“No. You cannot defeat a man who wants to die.”
Being a semi-regular reader of other book blogs, I tend to gravitate towards non-fiction at the moment, and Maphead (see side menu for link to his great blog) read and then recommended this title by Binebine. I was looking for something different and as this was set in the slums of Morocco and based on a true story, this would hit the spot. Plus Maphead usually chooses really obscure books (which is right up my alley.) I don’t always like to read what everyone else is reading. Contrary, I know.
Library didn’t have it (understandably as it’s a bit specialized) and so ordered this as a physical book. It’s slight – about 167 pages, but the story will sock you through the eyes and make you think and re-think about news that you hear almost every day.
The story is set in the shanty town of Sidi Moumen, and details the growing up of four boys who all end up growing up to choose to be suicide bombers. It’s based on a terrorist bombing incident that actually happened in Casablanca in 2003, and although there is no excusing killing innocent bystanders, after I had read this my thoughts were with the young men who choose to wear the “Paradise belts” and kill themselves and others for hope, really. I know – how can one be empathetic towards terrorists? However, after reading this and seeing how little hope there is when one lives in a dreadful dirty slum city, who is to say that you wouldn’t have made the same choice if it had been you in that situation?
The writing was very very good (or the translation from French was). Here is an example of how quickly new people to the slum slip into the routine of ordinary life there:
“They slip into the mold of resigned defeat, grow used to the filth, throw their dignity to the winds, learn to get by, to patch up their lives. As soon as they’ve made their nest, they sink into it, they go to ground, and it’s as if they’ve always been there and never done anything but add up the surrounding poverty…”
(The selection of the word “nest” is perfect for this bit. Birds tend to build nests by gathering up little stray bits and pieces around; people in this slum city do exactly the same action for building their own homes (or “nests”) – gathering sticks, metal or plastic to make their living space.)
The PoV is presented from one of the boys (now a grown and dead man) who relates his story with a really unexpected dry wit. (This was a great touch as it’s a serious story otherwise. There were some one-liners in here which really humanized the subjects and made me laugh out loud.) But most of the narrative is very neutral about life – the boys grow up in slums, they live for playing football/soccer* for their local team**, there is little education and fewer jobs and less money, and they cling together as a gang against the hardness of their own lives. In many ways, it’s a coming-of-age story as well for a bunch of very normal slightly naughty boys in poverty.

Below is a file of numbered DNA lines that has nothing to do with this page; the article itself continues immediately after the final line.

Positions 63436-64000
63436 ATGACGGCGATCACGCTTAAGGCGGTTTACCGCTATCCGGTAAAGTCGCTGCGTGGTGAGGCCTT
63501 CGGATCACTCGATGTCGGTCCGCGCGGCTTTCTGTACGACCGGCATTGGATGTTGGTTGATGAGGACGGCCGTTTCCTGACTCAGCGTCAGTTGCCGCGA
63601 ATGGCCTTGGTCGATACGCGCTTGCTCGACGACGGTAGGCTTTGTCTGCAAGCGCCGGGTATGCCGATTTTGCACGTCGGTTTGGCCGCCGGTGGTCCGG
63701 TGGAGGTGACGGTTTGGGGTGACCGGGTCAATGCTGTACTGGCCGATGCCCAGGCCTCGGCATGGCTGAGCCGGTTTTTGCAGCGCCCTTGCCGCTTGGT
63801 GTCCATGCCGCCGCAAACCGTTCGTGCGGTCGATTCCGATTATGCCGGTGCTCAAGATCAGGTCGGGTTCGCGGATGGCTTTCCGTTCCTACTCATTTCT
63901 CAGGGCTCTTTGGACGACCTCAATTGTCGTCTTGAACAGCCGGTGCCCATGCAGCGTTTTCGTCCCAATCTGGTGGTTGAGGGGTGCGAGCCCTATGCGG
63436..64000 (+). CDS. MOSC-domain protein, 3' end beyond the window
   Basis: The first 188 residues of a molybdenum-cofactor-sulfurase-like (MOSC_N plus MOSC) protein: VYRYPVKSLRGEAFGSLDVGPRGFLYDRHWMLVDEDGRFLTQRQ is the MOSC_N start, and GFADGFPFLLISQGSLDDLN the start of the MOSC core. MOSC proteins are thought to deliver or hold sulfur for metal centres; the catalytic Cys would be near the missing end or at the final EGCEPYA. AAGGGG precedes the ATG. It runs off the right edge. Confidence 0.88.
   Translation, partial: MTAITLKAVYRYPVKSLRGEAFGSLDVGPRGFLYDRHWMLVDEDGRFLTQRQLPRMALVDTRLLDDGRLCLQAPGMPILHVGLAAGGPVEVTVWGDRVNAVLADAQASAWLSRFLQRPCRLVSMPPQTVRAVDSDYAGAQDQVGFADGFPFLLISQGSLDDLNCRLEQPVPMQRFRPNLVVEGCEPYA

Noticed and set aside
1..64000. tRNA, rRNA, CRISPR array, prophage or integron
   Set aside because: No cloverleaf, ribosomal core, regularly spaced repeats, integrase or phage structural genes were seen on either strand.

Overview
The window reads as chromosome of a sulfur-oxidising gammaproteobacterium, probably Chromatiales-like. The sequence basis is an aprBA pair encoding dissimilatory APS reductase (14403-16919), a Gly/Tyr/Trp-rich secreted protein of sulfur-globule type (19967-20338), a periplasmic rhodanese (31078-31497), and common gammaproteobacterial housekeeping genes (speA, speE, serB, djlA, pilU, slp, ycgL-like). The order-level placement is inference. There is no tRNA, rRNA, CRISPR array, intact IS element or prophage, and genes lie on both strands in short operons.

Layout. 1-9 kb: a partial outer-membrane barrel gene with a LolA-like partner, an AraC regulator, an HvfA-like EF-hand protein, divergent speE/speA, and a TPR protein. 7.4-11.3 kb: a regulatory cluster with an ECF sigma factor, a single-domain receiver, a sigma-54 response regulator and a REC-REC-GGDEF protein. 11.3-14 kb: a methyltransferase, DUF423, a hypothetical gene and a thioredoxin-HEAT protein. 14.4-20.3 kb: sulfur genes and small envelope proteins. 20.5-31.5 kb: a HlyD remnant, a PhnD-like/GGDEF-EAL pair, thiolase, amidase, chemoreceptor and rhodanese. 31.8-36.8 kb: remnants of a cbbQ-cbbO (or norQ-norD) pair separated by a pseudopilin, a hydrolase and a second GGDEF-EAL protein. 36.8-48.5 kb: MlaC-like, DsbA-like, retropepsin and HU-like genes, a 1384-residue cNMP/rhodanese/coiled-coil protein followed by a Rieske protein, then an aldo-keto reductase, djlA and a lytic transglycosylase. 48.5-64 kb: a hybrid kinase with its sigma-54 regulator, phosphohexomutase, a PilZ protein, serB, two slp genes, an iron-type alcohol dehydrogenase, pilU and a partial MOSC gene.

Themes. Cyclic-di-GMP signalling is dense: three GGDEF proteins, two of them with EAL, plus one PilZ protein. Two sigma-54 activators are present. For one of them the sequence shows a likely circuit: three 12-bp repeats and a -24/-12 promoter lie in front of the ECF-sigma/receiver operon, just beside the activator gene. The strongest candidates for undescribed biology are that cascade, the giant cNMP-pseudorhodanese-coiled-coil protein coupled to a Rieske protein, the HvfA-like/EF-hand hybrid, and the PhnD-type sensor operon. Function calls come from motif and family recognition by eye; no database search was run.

There are very few options to leave this shantytown life, so when there is a meeting of a charismatic religious man who espouses the philosophy of revenge on the Infidels (who caused all the problems in the first place) and a future life in heaven where life is clean and luxurious, it’s easy to sympathize with why the boys fall into that group. Who could say that they would have behaved differently in that situation? I don’t think that you can.
This was an amazing read and has won numerous international prizes for fiction. However, I haven’t seen its title anywhere except on Maphead’s blog (and then on Goodreads when I went there to research it more.) It’s also been made into a movie (same title in English; French: Les Chevaux de Dieu) by Nabil Ayouch and which wowed critics at some of the international film festivals.
Honestly, this was one of the most searing books that I have read this year, and highly recommend it even if it only makes you think about a bit more.
• The local football/soccer team is called the Stars of Sidi Moumen which is so poignantly hopeful considering these kids’ probable future of never leaving their slum lives behind. It almost makes me cry.
** I was curious about the meaning of the title (Horses of God) and after doing some superficial research, found that in the religion of Islam (and countries where that is a prevalent belief), horses play a pivotal role in both religion and life (nomadic travel, horse racing etc.). When a majority of other social events had been banned, horse-racing was still allowed, and in the Islamic religion, messengers for God travel on horses. (That’s what I gleaned, at least. If it’s different, please let me know!)